Boxing’s would-be triumphant return to the Capital Region on Saturday was somewhat muted by the outcome of the main event.
Forty-eight seconds into the second round, while being separated from IBA heavyweight champion Joe “The Future” Hanks, challenger Rafael Pedro reached for his right shoulder in pain. He went to one knee, and was checked out by doctors. He stood up, walked to the corner and shook his head “no” to the referee, who called an end to the fight before a crowd of 3,527.
Hanks then walked over and angrily shouted at Pedro for not fighting on.
Ringside doctors determined Pedro’s shoulder to be dislocated. Hanks said that wouldn’t have stopped him.
“I don’t know how to quit, so, yeah, I would keep going,” Hanks said. “I couldn’t go out like that. Not me, personally. I’ve worked too hard and made too many sacrifices to go out like that.”
“With one arm, I cannot fight,” Pedro said. “Especially once he knows my arm is out of the socket,
he’s going to throw a lot more punches, knowing I’m defenseless.”
The fight was scored a TKO, pushing Hanks’ record to 19-0-0 with 13 KOs.
Hanks was patient in the first round, but found an opening near the end of it and let loose a barrage of punches. Pedro was able to land a couple of big blows, too, before his injury. Hanks withstood the big right, and felt that may have intimidated the big Cuban, who at 6-foot-7 is three inches taller than the champ and outweighed him by 29 pounds at 279.
“When I felt it the first time, I looked him in his face and said, ‘That’s the best thing you got, while you got some energy,’ ” Hanks said. “I knew he wasn’t going to get stronger as the fight went on; he’s 280 pounds. The way I saw it, he was going to get weaker, I was
going to get stronger.”
In the co-feature, bantamweights Sahib Usarov and Yan Barthelemy lasted all 10 rounds, with Usarov taking a unanimous decision to win the WBO Intercontinental belt and remain undefeated (18-0, 6 KOs). One judge gave Usarov nine rounds, the other two gave him seven.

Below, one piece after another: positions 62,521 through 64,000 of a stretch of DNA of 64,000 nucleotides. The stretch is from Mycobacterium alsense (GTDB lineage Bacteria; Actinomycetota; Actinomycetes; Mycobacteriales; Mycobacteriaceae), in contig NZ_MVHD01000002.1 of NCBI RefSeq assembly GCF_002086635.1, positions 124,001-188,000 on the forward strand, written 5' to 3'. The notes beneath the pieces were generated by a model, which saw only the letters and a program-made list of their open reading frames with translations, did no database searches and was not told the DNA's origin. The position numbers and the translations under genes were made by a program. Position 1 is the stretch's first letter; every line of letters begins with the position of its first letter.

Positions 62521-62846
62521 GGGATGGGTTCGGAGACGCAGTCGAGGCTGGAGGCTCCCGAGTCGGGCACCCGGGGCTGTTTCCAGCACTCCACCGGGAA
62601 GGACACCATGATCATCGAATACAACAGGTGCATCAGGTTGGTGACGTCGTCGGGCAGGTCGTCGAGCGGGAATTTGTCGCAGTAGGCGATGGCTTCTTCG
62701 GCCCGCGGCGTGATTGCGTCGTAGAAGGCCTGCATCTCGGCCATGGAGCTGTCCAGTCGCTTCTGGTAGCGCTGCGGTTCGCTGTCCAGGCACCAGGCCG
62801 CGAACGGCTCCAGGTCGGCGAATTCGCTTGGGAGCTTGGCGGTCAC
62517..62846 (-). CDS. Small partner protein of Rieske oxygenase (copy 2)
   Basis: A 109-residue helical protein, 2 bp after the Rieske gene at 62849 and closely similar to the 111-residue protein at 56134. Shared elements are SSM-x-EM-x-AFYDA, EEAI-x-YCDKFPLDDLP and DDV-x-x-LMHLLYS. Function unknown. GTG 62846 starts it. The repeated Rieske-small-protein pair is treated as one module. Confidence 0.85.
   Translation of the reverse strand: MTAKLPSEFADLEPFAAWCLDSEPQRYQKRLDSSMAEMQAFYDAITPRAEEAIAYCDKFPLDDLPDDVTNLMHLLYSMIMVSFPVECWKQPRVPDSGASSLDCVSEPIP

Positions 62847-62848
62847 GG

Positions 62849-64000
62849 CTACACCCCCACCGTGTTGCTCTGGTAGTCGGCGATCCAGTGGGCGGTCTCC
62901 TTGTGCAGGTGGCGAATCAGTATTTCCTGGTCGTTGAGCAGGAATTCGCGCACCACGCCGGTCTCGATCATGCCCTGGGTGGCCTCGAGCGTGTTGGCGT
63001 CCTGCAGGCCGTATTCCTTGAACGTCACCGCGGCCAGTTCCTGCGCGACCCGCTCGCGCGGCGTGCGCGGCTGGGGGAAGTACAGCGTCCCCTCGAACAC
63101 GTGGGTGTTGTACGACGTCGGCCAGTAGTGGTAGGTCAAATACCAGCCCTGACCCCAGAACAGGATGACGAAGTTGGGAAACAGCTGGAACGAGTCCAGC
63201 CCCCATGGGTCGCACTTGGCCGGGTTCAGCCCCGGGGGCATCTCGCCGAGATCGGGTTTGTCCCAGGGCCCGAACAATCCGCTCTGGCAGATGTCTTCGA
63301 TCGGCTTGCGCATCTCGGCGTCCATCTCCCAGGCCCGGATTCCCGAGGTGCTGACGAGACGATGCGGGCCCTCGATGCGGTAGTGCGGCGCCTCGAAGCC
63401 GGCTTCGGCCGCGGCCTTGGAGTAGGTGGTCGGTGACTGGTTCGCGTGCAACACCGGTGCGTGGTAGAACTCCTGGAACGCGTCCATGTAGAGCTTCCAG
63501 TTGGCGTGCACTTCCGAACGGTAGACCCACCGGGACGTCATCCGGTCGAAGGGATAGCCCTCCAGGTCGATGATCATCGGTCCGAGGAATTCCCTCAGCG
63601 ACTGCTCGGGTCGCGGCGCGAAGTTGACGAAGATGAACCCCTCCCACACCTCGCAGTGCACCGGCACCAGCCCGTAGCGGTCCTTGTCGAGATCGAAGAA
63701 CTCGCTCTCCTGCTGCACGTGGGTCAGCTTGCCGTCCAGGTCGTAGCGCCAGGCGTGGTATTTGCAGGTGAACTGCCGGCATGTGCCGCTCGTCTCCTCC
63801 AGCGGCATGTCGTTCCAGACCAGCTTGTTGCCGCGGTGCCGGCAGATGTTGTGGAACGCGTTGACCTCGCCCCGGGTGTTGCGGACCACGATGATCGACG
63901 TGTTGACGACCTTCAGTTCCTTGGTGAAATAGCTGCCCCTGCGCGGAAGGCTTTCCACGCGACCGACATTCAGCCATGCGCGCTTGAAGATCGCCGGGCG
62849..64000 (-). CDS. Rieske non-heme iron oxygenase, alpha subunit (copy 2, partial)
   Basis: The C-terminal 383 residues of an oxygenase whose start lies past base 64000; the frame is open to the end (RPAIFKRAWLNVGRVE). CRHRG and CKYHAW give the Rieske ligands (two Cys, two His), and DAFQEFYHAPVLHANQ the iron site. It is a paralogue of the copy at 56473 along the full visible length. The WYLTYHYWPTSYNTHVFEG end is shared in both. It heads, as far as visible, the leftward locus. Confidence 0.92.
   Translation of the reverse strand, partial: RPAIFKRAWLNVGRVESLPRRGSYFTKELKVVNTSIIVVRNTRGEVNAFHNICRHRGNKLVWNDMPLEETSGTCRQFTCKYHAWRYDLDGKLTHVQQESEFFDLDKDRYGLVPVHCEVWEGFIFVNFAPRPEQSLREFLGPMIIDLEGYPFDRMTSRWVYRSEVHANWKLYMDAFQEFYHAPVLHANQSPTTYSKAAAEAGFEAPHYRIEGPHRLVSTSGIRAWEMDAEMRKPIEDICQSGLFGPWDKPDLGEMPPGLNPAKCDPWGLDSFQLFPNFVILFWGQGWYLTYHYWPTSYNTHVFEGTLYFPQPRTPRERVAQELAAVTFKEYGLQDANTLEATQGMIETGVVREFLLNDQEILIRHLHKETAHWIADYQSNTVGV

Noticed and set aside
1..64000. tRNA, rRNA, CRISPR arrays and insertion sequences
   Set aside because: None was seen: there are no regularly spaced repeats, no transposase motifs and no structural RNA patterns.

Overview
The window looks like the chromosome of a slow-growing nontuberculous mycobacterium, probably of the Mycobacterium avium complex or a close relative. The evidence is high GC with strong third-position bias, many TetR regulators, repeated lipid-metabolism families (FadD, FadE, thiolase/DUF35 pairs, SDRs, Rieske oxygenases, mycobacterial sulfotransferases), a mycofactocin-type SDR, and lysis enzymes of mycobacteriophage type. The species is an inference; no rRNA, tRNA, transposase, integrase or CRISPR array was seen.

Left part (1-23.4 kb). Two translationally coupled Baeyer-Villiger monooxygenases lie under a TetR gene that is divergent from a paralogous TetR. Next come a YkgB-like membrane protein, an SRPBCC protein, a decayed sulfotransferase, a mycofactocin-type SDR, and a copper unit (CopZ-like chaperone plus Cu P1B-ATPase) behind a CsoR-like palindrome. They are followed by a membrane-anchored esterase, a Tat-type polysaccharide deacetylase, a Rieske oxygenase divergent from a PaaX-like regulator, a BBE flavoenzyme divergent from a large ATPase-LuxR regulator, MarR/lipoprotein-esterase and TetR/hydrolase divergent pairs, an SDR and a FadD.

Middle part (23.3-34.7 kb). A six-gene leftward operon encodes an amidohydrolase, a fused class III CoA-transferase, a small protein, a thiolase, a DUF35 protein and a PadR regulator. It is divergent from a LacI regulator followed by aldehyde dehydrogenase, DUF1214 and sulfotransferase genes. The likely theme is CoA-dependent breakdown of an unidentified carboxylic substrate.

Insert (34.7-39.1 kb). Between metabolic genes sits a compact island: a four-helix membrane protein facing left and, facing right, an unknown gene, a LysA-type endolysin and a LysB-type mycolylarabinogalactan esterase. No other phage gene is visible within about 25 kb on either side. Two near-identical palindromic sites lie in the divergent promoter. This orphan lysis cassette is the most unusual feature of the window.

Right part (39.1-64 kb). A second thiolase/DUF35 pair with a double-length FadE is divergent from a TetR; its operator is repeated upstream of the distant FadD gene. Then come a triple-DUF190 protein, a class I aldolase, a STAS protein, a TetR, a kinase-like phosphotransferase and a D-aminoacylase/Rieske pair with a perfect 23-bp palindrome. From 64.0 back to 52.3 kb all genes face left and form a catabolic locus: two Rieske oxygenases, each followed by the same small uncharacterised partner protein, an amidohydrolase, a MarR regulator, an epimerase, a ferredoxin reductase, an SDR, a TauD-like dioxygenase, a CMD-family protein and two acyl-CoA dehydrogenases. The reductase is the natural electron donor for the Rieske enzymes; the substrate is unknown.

At one point, Usarov delivered a body blow that nearly lifted Barthelemy, a 2004 Olympic gold medalist for Cuba, off his feet. As the two fighters worked through the later rounds, the crowd was asking for another knockout, having seen the first three bouts of the night end early. The two wore each other down enough that they fell together at one point in the final round, clearly exhausted from the first nine rounds.
Rochester junior welterweight Darnell Jiles left Schenectady
native Bryan Abraham looking for another fight.
Abraham was so desperate for an outlet for his energy after scoring a first-round TKO over Jiles, he challenged the media to “sign some papers” and get another bout added to the card.
“I saw a few openings, but I wasn’t going to rush it,” Abraham said. “I was going to feel him out, take my time, and the shot would come.”
With Jiles backed up to the ropes near his own corner, Abraham unleashed a flurry of punches and had Jiles canvas-bound before the final right hand hit the button. Jiles slowly fell into his own corner, and, though he bounced back up, next saw the referee stopping the fight.
“I thought, ‘Hold up, I didn’t hit him with a hard shot. What happened?’ ” Abraham said.
“The power just comes out whenever it comes out. It’s kind of natural to do certain things, and it shocks me after I do it. I’ve been training, and [now] it just comes naturally.”
In his professional debut, light heavyweight and Albany native Mike Seitz scored a first-round knockout of Karim Richardson of Brooklyn, also in his pro debut. Richardson went right at Seitz early, but Seitz was patient and picked his spots, ending the fight two minutes in.
Kevin Rooney Jr. and Stanley Harvey went the distance in their four-round junior middleweight bout. Rooney, a Catskill native, took a unanimous decision, dictating the action for much of the contest.
Super middleweight Jason Escalera improved to 13-0 (12 KOs) by stopping Marcus Brooks 1:09 into the fourth round by TKO.